Hunger Matters

I thought that point was obvious. But apparently, there remains some debate because on November 1, 2013, the federal government effectively cut 5 billion dollars from the most powerful anti-hunger program in our country – food stamps (or SNAP as it is now called, which stands for Supplemental Nutrition and Assistance Program).

Here’s the quick history on the issue: During the recession, unemployment rates spiked. As family incomes fell, more families were at once eligible for food stamps and in need of extra money to put food on the table at the end of the month. To account for this increased need, the federal government issued a “stimulus package,” technically called the 2009 American Recovery and Reinvestment Act. The Act did a number of things, one of which was to boost food stamp benefits. That boost expired on November 1.

The problem is, usage of the program (read: hunger) remains at an all-time high. And, the program works.

So let’s break that 5 billion dollar cut down to real numbers. For a family of 4, it means they will lose $36 dollars per month to cover their food costs. That is equivalent to losing 21 meals per month OR if you try to stretch the money out, having about $1.40 per person per meal, each month.

$1.40.

To put that number in perspective, in case $1.40 seems reasonable to you, the USDA has actually calculated how much it costs to eat on a super tight budget. They call that estimated value the Thrifty Food Plan. According to this bare-bones estimation, the cheapest, nutritious meal in America costs at least $1.70-$2.50 (the exact value depends on age and gender). For millions of American families, that gap between $1.40 and $1.70 will be the difference between being fed and going hungry in 2014.

In medicine, we refer to “being fed” as food security, or access to sufficient, safe, and nutritious food to maintain a healthy life. It is estimated that 1 in 6 Americans are food insecure. In 2012, that was about 49 million people. As of November 8, 2013, SNAP provided food for more than 47 million people, nearly half of whom were children.

Imagine I said 1 in 6 people have swine flu or the plague or a terrible form of cancer. There would be outrage. Frankly, we’d call it an epidemic, a real problem that someone has to stop! And yet, when nearly 20% of Americans do not have enough food on their table, there is debate about what should be done.

The answer is simple, #saveSNAP.

In 2011, it was estimated that SNAP fed 1 in 4 children in the US. Children need healthy food to build bones, grow their brain, and control their behavior. Try hurdling the achievement gap without breakfast. The challenge is obvious. People need food to live and succeed. As a society, we simply cannot tackle the major problems ahead of us if we fail to provide for the most basic needs of our country.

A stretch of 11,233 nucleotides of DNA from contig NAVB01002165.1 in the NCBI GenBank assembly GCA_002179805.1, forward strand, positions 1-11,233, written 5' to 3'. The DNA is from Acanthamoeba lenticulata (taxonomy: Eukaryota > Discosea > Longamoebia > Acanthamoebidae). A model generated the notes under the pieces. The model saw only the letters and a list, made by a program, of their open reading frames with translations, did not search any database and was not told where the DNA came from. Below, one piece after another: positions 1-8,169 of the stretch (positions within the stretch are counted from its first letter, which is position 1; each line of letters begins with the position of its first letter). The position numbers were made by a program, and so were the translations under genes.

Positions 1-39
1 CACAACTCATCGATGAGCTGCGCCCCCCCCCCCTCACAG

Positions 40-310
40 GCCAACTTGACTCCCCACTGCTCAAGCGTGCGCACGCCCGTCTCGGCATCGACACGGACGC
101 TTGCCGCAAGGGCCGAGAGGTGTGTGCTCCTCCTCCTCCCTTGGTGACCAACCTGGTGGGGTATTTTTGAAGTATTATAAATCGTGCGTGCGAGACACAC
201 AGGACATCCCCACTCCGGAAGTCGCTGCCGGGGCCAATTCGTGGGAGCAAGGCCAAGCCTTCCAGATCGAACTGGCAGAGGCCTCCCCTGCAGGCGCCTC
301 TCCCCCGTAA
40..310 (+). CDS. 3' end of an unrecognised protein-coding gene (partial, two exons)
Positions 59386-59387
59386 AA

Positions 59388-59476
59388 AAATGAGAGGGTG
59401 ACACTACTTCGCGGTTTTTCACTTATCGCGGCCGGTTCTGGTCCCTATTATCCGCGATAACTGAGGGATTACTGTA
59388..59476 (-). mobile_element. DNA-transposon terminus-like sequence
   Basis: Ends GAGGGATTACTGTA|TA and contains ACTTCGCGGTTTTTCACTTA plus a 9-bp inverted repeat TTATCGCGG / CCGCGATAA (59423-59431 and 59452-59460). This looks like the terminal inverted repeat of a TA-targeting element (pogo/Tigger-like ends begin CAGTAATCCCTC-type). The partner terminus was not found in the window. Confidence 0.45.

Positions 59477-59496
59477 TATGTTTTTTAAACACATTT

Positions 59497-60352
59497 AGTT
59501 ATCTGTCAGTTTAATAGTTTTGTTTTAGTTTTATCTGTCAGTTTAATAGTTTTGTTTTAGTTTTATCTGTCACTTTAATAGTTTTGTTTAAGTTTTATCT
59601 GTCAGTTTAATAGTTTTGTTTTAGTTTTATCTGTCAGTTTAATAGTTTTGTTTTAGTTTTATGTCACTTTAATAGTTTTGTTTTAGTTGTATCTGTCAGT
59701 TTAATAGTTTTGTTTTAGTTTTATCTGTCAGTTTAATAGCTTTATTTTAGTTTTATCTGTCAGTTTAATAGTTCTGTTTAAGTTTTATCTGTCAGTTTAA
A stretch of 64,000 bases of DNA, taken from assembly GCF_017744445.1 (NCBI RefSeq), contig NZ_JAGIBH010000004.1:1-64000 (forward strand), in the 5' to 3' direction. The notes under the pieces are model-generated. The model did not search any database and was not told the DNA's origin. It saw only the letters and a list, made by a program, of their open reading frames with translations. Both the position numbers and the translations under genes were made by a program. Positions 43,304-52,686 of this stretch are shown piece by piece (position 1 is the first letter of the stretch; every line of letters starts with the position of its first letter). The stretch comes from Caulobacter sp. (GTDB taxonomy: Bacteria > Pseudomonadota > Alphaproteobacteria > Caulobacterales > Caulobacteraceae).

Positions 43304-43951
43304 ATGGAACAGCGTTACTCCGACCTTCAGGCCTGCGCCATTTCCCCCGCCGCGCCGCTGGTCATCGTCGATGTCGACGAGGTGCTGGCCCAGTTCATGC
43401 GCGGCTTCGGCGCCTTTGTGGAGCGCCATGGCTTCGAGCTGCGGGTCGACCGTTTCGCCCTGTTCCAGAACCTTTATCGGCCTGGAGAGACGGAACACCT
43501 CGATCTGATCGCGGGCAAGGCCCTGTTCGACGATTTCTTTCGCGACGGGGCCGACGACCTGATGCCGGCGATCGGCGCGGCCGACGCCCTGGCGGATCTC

In the coming months, I will re-address this issue as the House and the Senate consider bills that would eliminate food stamp benefits for millions of Americans.

In the meantime, check out what pediatricians, community advocates, and I are working on to tackle hunger in the Bay Area.

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5 thoughts on “Hunger Matters

    • Thanks for your comment REB! You are right. Smart government spending and cutting in areas of excess makes sense. But food stamps are one of the most accurate government programs to match needs with assistance and they’ve been shown to decrease rates of hunger and poverty, and even improve child health. Stay tuned for follow up posts on the legislation coming down the pike so those who can, can speak up for this important program!

  1. Informative and helps shape our dialogue on the issue. Thumbs up in the “who’s hungry” photo project in the Bay Area. Widest dissemination of the blog to select agencies would be great and soliciting a local corporate sponsor, like a food co. to do a #saveSNAP billboard campaign featuring your “who’s hungry” photos might elevate the conversation in CA.

    • Thanks AJ! Great ideas! It is interesting how connected the food industry is to the funding of food stamps. Basically the new farm bill, the federal legislation that dictates the food we eat through complicated tax subsidies to various food corporations, may also legislate the food stamp budget (and some have threatened to include cuts to the food stamp program in its upcoming iteration). So getting large food corporations involved is a grwat opportunity to combine our interests! I’ll keep you posted on our next steps!

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